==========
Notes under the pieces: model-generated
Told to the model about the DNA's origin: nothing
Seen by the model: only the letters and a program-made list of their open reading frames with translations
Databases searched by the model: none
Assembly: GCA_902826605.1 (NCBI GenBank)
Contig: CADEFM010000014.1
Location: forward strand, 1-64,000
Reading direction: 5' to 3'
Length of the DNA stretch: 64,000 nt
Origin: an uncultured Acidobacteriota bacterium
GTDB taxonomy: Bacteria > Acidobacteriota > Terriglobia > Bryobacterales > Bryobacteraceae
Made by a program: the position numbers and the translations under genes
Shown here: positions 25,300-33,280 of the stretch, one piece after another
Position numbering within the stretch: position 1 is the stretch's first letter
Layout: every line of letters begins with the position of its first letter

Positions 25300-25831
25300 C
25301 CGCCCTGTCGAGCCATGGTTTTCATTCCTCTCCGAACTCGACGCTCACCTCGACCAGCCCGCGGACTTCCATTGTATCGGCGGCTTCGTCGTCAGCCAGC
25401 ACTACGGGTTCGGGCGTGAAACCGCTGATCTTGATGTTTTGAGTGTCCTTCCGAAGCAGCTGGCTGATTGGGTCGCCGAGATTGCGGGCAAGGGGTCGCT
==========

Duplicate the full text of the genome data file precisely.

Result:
Notes under the pieces: model-generated
Told to the model about the DNA's origin: nothing
Seen by the model: only the letters and a program-made list of their open reading frames with translations
Databases searched by the model: none
Assembly: GCA_902826605.1 (NCBI GenBank)
Contig: CADEFM010000014.1
Location: forward strand, 1-64,000
Reading direction: 5' to 3'
Length of the DNA stretch: 64,000 nt
Origin: an uncultured Acidobacteriota bacterium
GTDB taxonomy: Bacteria > Acidobacteriota > Terriglobia > Bryobacterales > Bryobacteraceae
Made by a program: the position numbers and the translations under genes
Shown here: positions 25,300-33,280 of the stretch, one piece after another
Position numbering within the stretch: position 1 is the stretch's first letter
Layout: every line of letters begins with the position of its first letter

Positions 25300-25831
25300 C
25301 CGCCCTGTCGAGCCATGGTTTTCATTCCTCTCCGAACTCGACGCTCACCTCGACCAGCCCGCGGACTTCCATTGTATCGGCGGCTTCGTCGTCAGCCAGC
25401 ACTACGGGTTCGGGCGTGAAACCGCTGATCTTGATGTTTTGAGTGTCCTTCCGAAGCAGCTGGCTGATTGGGTCGCCGAGATTGCGGGCAAGGGGTCGCT